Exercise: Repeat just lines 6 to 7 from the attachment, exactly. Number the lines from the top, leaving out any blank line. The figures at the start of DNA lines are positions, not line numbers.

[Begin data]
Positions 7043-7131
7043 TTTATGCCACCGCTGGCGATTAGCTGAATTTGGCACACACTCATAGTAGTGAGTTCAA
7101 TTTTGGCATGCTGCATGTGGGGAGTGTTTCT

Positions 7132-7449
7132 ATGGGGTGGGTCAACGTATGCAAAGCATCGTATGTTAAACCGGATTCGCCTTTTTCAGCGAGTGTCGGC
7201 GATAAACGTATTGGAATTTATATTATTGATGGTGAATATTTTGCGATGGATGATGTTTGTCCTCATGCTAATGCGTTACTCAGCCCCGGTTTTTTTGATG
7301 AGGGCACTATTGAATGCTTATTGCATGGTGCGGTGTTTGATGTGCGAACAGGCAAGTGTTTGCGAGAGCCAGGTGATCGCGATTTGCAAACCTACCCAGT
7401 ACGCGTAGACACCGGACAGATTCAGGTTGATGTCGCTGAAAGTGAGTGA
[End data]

7201 GATAAACGTATTGGAATTTATATTATTGATGGTGAATATTTTGCGATGGATGATGTTTGTCCTCATGCTAATGCGTTACTCAGCCCCGGTTTTTTTGATG
7301 AGGGCACTATTGAATGCTTATTGCATGGTGCGGTGTTTGATGTGCGAACAGGCAAGTGTTTGCGAGAGCCAGGTGATCGCGATTTGCAAACCTACCCAGT